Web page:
Interestingly enough I just stumbled upon an old IRC conversation where I was asking some PR questions to Robin “Roblimo” Mille, editor of NewsForge. It’s pretty old (the file date says April 2004), but I thought it was still interesting…
fplanque: should we position our product against the competition by mentioning competitor names and pros/cons
roblimo: fplanque, This is touchy. A company we’ll called “TinyLimp” to disguise their true identity is currently giving Linux great credibility by telling people to compare it to a product we’ll call “Doors."
How many people would not have considered Linux at all without reading the TinyLimp sponsored case studies that “prove” TinyLimp products are better?
Comparisons are good when you’re the underdog, but are usually not smart when you dominate a market.
(If any TinyLimp people are reading this, I hope you keep your present course, though.)
Let me add to this a bit….
Honest comparisons work, and dishonest ones don’t. Ad maven Jerry Della Femina once said nothing can sink a bad product faster than a big ad budget.
His example was a beer hardly anyone liked that his agency designed a successful campaign for.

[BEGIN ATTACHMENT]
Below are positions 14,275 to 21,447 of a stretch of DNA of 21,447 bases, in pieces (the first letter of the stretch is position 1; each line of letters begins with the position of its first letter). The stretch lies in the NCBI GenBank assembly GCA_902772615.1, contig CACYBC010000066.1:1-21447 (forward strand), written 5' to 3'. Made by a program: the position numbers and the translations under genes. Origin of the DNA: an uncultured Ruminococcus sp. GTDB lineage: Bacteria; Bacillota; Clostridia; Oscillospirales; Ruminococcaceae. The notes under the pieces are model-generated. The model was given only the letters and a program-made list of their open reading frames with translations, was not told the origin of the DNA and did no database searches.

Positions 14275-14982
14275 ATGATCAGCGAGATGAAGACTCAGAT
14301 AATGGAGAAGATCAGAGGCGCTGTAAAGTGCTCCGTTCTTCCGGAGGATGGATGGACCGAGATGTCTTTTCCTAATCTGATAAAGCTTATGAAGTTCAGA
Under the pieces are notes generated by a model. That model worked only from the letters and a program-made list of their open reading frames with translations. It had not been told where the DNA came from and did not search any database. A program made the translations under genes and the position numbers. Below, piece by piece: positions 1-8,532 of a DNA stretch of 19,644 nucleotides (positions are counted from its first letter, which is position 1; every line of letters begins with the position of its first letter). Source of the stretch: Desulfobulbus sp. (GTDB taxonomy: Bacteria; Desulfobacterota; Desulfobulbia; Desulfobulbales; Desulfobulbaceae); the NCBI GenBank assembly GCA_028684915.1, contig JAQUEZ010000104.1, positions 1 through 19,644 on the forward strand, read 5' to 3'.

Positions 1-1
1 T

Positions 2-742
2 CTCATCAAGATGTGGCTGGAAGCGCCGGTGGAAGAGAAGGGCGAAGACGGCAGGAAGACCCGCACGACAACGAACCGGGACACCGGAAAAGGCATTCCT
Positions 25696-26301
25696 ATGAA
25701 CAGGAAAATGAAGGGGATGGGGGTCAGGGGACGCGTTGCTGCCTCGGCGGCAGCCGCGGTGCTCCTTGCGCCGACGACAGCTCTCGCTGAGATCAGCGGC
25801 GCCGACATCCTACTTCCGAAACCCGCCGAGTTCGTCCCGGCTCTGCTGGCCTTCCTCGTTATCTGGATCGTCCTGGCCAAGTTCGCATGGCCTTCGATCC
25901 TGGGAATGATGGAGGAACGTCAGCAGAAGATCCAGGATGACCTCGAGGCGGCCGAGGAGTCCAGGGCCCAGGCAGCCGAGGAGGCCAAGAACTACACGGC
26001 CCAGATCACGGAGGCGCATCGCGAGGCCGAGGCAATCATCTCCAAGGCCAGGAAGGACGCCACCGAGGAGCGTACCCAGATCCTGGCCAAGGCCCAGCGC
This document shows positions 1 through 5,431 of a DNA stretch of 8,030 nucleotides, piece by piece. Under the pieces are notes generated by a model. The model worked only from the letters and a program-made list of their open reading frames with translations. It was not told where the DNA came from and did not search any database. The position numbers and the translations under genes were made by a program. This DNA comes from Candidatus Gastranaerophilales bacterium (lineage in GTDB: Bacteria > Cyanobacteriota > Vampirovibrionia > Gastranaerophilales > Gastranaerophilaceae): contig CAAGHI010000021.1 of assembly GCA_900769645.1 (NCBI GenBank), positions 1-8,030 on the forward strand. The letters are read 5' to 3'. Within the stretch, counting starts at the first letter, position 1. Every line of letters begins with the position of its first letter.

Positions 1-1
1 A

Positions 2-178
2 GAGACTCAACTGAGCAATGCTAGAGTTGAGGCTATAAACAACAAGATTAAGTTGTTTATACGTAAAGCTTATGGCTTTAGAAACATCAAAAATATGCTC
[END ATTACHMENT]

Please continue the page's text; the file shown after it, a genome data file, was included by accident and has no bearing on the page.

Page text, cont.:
The problem with PR and promo is that it can get people to try a product, but that’s all. If the product sucks, they’ll try it and kick it to the curb. Getting more people to try a bad product just makes it fail faster.
This is the underlying point, always: Stumbling, badly written PR for a great piece of software is always better that slick PR for crap.
PR is simply telling the world that your project exists.
fplanque: should we write different press releases for each journalist, making each one more focused on the interests and backgroung knowledge of a particular publication?
roblimo: That would be a lot of work. I’d say it’s more practical to write press release for different types of publications.
Think of a guitar notation program. You’d make one press release for music pubs, another for software pubs – and if it’s FOSS, yet another one for FOSS pubs, which is where a plea for developers or testers might be best.
Comments from long ago:
Comment from: Anonymous
I disagree with the opinion that weak promo for a good product is better than a great PR for a bad product. As you mentioned the relation that a good promo for a bad product makes it fail faster and that´s good cause you can react faster, remove it faster from the market and avoid more damage to your company. So for me it´s essential to always have good promotion. Anyway you promo your products cause you are convinced that they are useful to the costumers somehow, but the acceptabillity can only be revealed under the real, brutal conditions of the markets.
Comment from: Home Based MLM
I would agree with Anonymous. PR will, more often than not, attribute to the success of a product. For example, there a lot of video games that don’t become as hugely successful as those from a popular series, even though they are as good or even better, simply because they lack PR and are spread only by word of mouth.